By Wade Hanna, from the USAPL Michigan site
receiving the Chief Referees signal, the lifter must bend the
knees and lower the body until the top surface of the legs at the
hip joint are lower than the top of the knees."
Squatting, it is the first of the lifts in every meet and tends to set the pattern for your whole day. In the not so distant past a major (seemingly) issue has arisen concering the depth rules surrounding the squat. The terms "convincingly deep" and "parallel" are used frequently and argued adamentantly as the standard. It is our hope to clarify what
the rules state are a legal squat and the depth that is therefore looked for and subsequently judged. This is intended as a clarification tool and nothing more.
In the above Diagrams we are attempting to illustrate a squat. Keep in mind, these are diagrams and subject to minor imperfections, the actual look of most squatters will vary greatly especially given the vast range of builds among the various weight classes and gender of Powerlifters (i.e. One example would be SHW lifters with large legs, the ~back~ of their thighs, due to their girth, will be much closer to the ground giving the
appearance of greater depth). Given that, the above Diagrams illustrate the fundamental points for legal squat depth. In Diagram A the red line represents a guide between two main points that judges are looking at to gauge a lifters depth. As stated in the rulebook the top surface of the leg at the hip joint must descend until it is below the top of the knees. In the Diagram A this represents a just legal squat as shown by the red line, the top surface of the leg (at the hip) is just at/below the top of the knees. Diagram B illustrates what the top surface of the leg at the hip is. It is not the hip joint itself which would have to be gauged as to its actual location.
Diagram A represents a very 'grey' area for judges. The time that a lifter will remain at this position for a judge to gauge depth is fractional. Judging is ultimately a subjective venture that is governed by objective standards. Given the visual representation of these diagrams the above squat would be +/-50% chance of passage. It is simply too close to call with utmost certainty given that there are no lines to use for reference in a meet and the time given to gauge the relation of both points is minimal. For illustration it is a good tool to use to understand the basic depth required by the rules. This is the standard we use in Michigan to judge the depth of a squat as stated by the rules.
Diagram C represents a very legal squat. Diagram D again represents
the top surface of the leg with which to gauge depth against the top
of the knee. These diagrams represent an example of what you could
call "convincingly deep." This is by NO
MEANS to be taken as A STANDARD FOR DEPTH. The only
meaning of the phrase "convincingly deep" are in the words of the
phrase. "Convincingly" means just that...given the illustratin in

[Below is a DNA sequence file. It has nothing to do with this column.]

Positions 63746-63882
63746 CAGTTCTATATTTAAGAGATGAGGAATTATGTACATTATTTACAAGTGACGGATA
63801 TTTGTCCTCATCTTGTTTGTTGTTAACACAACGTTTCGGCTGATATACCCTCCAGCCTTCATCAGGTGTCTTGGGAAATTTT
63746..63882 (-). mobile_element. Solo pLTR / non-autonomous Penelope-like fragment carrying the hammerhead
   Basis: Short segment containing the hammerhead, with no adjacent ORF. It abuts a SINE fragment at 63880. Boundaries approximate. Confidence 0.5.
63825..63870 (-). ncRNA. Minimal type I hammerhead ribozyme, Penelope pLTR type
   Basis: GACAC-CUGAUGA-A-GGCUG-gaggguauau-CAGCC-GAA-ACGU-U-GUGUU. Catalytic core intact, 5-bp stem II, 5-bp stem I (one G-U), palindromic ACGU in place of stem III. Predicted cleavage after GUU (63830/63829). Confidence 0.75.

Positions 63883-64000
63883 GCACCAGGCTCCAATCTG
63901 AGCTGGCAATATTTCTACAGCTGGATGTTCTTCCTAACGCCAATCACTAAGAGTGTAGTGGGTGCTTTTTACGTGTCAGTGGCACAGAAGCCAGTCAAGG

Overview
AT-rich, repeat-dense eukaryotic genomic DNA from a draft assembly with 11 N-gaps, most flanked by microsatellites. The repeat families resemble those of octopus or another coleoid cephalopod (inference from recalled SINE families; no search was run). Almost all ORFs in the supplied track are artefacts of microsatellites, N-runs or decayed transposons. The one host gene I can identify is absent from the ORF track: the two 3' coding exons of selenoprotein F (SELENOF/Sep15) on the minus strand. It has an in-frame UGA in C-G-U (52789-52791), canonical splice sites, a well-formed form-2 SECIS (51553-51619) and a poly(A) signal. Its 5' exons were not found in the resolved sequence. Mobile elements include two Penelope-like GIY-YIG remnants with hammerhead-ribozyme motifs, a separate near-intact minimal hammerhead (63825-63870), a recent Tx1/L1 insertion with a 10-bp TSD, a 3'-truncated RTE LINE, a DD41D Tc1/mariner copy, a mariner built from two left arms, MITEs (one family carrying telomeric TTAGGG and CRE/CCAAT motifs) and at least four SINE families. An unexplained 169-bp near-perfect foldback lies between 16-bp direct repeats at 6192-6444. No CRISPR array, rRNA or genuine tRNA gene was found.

Diagram C versus the Illustration of Diagram A we can easily see how
a judge will be convinced of legal depth given the limitations of
the subjective aspects of judging as outlined above. Diagram C & D are NOT the standard for
depth. It is only included here to show ONE EXAMPLE
of a squat that is easily going to convince a judge of depth. The
for depth is visually represented in Diagram A above and that is the minimum depth that needs to be attained.
If minimum depth (shown in Diagram A) is what a lifter chooses to squat to, they are risking the human error factor that is unavoidable given the current judging methodology used by the sport. The more experienced the judges the more consistently they can apply perception of the minimal depth requirement across the varied builds of different powerlifters. The number of judges who are experienced enough to minimize the perceptual limitations is, however very limited. They are generally used in National and International level venues. It is a rare luxury for State level Powerlifting meets to have National and International calibur judges on hand.
To minimize the human
error as well as the limitations of perception something slightly
past the point illustrated in Diagram A is a sound practice for
lifters to use. It is NOT required by the rules, NOR by judges, it
is simply a safeguard that YOU as the lifter can take to minimize
the risk of being subject to human error and perceptive limitations
(a safeguard for you to convince the judges). There is no way to
avoid the limitations of perception and no guarantee that a
volunteer who is sitting in the judges chair is going to be able to
gauge borderline or absolute minimal depth squats accurately 100% of
the time (this is the subjective aspect of judging that is
unavoidable). It is simply not feasible to have judges with that
level of experience available for every meet. Judging will be as
fair and impartial as possible and judges will call lifts based on
the best of their ability to see the performance of the lift. The
more you as a lifter can do to convince (show) the judges that you
have attained legal depth the greater your success rate will be. It
takes very little past the minimal depth for a judge to see legal
depth. Meaning a fraction of a second longer and a clear visual of
the relation of the two judging points. It does NOT require depth as
illustrated in Diagram C, but something slighly past Diagram A.
Again, it is not required as the rules
state the defining guidelines
...what you obtain is to minimize the human factor within the objective requirements.